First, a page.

Re: Endian issues...final chapter
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Totally agree when moving data between internet users. The downside is that binary 255 takes one byte but ASCII takes three bytes to push down a com link. If you are doing something computationally intensive, like moving FFT data to an SDR spectrum display, minimizing data transfer time can make a large performance difference. As Hans Summers (designer of the super-cool QCX transceiver from QRP Labs) pointed out, the endian issue must be handled even when writing to EEPROM on the same machine. You could store numeric data in EEPROM as ASCII, but then you need to pass through atoi() going into EEPROM and itoa() coming out. Clearly, Hans is storing his EEPROM data in binary.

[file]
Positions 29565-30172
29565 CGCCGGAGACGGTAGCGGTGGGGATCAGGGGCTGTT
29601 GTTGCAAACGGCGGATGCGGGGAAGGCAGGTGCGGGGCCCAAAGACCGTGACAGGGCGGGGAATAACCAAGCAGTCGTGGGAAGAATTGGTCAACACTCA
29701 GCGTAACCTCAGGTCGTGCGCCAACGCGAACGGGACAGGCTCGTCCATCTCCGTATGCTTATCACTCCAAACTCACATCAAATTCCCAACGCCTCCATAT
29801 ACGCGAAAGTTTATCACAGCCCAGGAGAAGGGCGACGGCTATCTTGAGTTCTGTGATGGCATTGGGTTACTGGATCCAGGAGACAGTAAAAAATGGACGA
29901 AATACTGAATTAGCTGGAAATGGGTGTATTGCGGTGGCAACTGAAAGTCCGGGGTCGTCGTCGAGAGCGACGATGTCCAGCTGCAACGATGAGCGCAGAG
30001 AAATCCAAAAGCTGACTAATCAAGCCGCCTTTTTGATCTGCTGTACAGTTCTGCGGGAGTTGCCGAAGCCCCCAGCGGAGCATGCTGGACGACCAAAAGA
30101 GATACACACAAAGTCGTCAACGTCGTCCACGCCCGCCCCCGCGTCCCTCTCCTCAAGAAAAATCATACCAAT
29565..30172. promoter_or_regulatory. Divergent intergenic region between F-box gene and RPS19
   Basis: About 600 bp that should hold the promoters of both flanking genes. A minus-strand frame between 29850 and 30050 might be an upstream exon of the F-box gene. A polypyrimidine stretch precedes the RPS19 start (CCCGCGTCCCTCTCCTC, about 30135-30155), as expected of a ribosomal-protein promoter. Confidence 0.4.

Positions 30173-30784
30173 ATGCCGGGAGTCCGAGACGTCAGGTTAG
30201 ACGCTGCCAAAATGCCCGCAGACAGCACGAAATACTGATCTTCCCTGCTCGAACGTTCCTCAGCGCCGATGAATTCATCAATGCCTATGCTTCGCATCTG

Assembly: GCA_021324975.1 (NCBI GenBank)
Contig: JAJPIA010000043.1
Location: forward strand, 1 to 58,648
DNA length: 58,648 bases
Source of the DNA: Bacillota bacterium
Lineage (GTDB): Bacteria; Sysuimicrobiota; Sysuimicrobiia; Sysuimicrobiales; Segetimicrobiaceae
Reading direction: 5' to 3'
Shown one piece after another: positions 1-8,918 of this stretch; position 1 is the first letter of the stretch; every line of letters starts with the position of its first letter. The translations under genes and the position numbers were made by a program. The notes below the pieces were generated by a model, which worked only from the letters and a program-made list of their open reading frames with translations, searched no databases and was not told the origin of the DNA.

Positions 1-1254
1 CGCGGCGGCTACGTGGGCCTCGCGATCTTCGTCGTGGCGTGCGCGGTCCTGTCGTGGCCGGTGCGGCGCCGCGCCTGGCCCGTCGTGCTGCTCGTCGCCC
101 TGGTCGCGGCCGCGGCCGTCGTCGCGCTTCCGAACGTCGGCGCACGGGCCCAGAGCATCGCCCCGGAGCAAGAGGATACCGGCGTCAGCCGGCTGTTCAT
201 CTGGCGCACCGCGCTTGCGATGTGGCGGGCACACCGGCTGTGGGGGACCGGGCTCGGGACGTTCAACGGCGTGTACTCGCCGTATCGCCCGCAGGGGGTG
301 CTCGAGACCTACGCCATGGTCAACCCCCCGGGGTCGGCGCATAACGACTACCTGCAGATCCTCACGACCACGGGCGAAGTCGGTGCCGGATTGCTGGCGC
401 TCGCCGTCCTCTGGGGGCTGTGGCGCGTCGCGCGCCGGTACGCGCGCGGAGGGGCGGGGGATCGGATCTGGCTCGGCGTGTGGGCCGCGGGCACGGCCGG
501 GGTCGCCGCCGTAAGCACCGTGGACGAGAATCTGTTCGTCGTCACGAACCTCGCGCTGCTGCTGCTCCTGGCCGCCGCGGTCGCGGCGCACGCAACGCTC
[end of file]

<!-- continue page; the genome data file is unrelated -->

CAT protocols like the one Ian Lee has worked on use an ASCII data transfer and it makes it so much easier to debug when something goes south. Even then, however, when commands can be as short as 10 bytes, someone reported a noticeable delay in response time. If you're only tool is a hammer, it should be no surprise that every problem looks like a nail. Binary versus ASCII protocols simply hangs a second tool on your belt. You need to decide which best solves your design problem.
From: Ashhar Farhan <farhanbox@...>
Sent: Sunday, March 11, 2018 12:49 AM
Subject: Re: [BITX20] Endian issues...final chapter
ietf solved this by insisting that internet protocos SHOULD be in plain text. it makes debuggera out our eyeballs and prevents testing of friendships.
On 11 Mar 2018 12:27 am, "Michael Hagen" <motdog@...> wrote: